On July 15, 1999, at 1800 hours Pacific daylight time, a Cessna 172K, N46451, sustained substantial damage when it collided with power lines and trees during an aborted landing at Taft, California. The instructional flight was conducted under the provisions of 14 CFR Part 91 by Kern Charter, Inc. The student pilot, the sole occupant, sustained minor injuries. The airplane departed from the municipal airport in Bakersfield, California, at 1715. Visual meteorological conditions prevailed and no flight plan was filed. Use your browsers 'back' function to return to synopsisReturn to Query Page
The pilot stated he completed basic air work maneuvers, then proceeded to Taft to practice landings. He indicated the normal procedure at Taft was to land on runway 25 and depart on runway 07 due to terrain and runway slope considerations. The airport/facility directory, southwest U.S., notes a 2.2 percent uphill grade for runway 25.
The pilot stated that when he first flew over the airport he observed the winds were from 050 degrees at 10 to 12 knots. He made a go-around on his first attempted landing. On the second attempt he landed on runway 25 and took off on runway 07. On the third attempt, the pilot said he landed with full flaps and the airplane began drifting to the right as it slowed down. As he was correcting, he felt the nose wheel "skid/shimmy." He was approximately halfway down the runway at 35 knots when the airplane departed the right side of the runway. He added power, closed the carburetor heat, and aborted the landing. He estimated he re-entered the runway with approximately 150 yards of pavement remaining. He stated his rotation speed was approximately 50 knots and 30 yards of asphalt remained. During the takeoff attempt, the airplane contacted a power line and treetops. The pilot said he had the flaps partially up by this point, but was unsure of their exact position. The airplane hit a second set of power lines and the left wing struck a power pole. The airplane then crossed a road before it came to rest.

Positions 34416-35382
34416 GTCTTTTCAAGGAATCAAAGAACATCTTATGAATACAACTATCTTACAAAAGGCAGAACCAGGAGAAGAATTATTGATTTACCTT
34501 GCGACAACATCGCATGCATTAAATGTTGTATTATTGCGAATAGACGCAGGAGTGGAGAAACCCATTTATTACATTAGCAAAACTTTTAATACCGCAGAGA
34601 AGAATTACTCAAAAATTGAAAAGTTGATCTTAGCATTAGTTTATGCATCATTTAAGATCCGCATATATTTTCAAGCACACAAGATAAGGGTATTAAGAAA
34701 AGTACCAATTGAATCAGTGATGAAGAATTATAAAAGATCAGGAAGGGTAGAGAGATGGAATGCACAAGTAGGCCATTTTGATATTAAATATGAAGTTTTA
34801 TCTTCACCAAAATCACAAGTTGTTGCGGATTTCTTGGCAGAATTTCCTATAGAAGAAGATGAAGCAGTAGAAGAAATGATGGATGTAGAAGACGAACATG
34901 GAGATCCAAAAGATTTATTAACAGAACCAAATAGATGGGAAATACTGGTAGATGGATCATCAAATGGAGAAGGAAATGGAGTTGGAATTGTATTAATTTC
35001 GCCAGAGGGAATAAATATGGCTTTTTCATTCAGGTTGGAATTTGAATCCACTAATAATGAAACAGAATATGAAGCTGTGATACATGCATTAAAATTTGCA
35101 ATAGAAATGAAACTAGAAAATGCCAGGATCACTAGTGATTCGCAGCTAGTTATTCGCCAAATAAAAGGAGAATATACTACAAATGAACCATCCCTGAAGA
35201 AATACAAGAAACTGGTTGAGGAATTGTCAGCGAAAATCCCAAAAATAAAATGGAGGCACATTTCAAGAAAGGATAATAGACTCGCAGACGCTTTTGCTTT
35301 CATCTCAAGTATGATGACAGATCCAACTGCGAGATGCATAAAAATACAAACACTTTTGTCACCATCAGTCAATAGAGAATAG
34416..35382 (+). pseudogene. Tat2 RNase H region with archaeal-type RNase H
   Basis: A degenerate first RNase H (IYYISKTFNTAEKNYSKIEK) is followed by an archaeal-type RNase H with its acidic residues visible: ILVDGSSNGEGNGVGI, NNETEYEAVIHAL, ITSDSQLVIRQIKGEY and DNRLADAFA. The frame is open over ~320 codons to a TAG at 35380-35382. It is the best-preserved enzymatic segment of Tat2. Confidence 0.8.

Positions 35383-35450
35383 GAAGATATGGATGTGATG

The Federal Aviation Administration accident coordinator measured ground tracks and determined the airplane veered approximately 80 feet off the runway. He noted the tracks led back to the runway and estimated liftoff was 270 yards from the airport boundary fence. He estimated the first set of power lines was less than 0.25-mile from the runway.